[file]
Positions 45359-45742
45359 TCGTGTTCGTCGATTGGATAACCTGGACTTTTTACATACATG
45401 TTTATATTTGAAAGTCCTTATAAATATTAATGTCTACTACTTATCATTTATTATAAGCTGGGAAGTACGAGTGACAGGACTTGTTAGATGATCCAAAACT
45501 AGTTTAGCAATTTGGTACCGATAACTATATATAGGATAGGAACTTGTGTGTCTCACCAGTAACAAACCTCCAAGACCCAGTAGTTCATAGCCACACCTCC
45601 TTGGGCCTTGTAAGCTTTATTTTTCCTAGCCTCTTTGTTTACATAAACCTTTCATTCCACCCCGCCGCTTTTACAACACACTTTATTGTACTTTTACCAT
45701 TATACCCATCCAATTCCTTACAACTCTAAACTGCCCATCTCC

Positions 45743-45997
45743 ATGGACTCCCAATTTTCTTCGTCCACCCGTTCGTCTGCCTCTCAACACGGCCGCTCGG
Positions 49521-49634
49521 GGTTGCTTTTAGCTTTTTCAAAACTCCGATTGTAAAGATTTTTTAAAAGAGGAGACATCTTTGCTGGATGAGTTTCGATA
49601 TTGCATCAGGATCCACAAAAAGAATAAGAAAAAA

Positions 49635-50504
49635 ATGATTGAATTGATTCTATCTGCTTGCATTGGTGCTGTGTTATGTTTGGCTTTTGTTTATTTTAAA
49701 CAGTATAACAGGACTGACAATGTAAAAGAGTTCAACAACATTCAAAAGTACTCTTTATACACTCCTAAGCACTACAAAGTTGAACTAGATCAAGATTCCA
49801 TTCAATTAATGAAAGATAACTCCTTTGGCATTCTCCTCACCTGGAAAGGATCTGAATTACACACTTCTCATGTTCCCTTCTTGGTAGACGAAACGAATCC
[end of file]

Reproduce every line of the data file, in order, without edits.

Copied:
Positions 45359-45742
45359 TCGTGTTCGTCGATTGGATAACCTGGACTTTTTACATACATG
45401 TTTATATTTGAAAGTCCTTATAAATATTAATGTCTACTACTTATCATTTATTATAAGCTGGGAAGTACGAGTGACAGGACTTGTTAGATGATCCAAAACT
45501 AGTTTAGCAATTTGGTACCGATAACTATATATAGGATAGGAACTTGTGTGTCTCACCAGTAACAAACCTCCAAGACCCAGTAGTTCATAGCCACACCTCC
45601 TTGGGCCTTGTAAGCTTTATTTTTCCTAGCCTCTTTGTTTACATAAACCTTTCATTCCACCCCGCCGCTTTTACAACACACTTTATTGTACTTTTACCAT
45701 TATACCCATCCAATTCCTTACAACTCTAAACTGCCCATCTCC

Positions 45743-45997
45743 ATGGACTCCCAATTTTCTTCGTCCACCCGTTCGTCTGCCTCTCAACACGGCCGCTCGG
Positions 49521-49634
49521 GGTTGCTTTTAGCTTTTTCAAAACTCCGATTGTAAAGATTTTTTAAAAGAGGAGACATCTTTGCTGGATGAGTTTCGATA
49601 TTGCATCAGGATCCACAAAAAGAATAAGAAAAAA

Positions 49635-50504
49635 ATGATTGAATTGATTCTATCTGCTTGCATTGGTGCTGTGTTATGTTTGGCTTTTGTTTATTTTAAA
49701 CAGTATAACAGGACTGACAATGTAAAAGAGTTCAACAACATTCAAAAGTACTCTTTATACACTCCTAAGCACTACAAAGTTGAACTAGATCAAGATTCCA
49801 TTCAATTAATGAAAGATAACTCCTTTGGCATTCTCCTCACCTGGAAAGGATCTGAATTACACACTTCTCATGTTCCCTTCTTGGTAGACGAAACGAATCC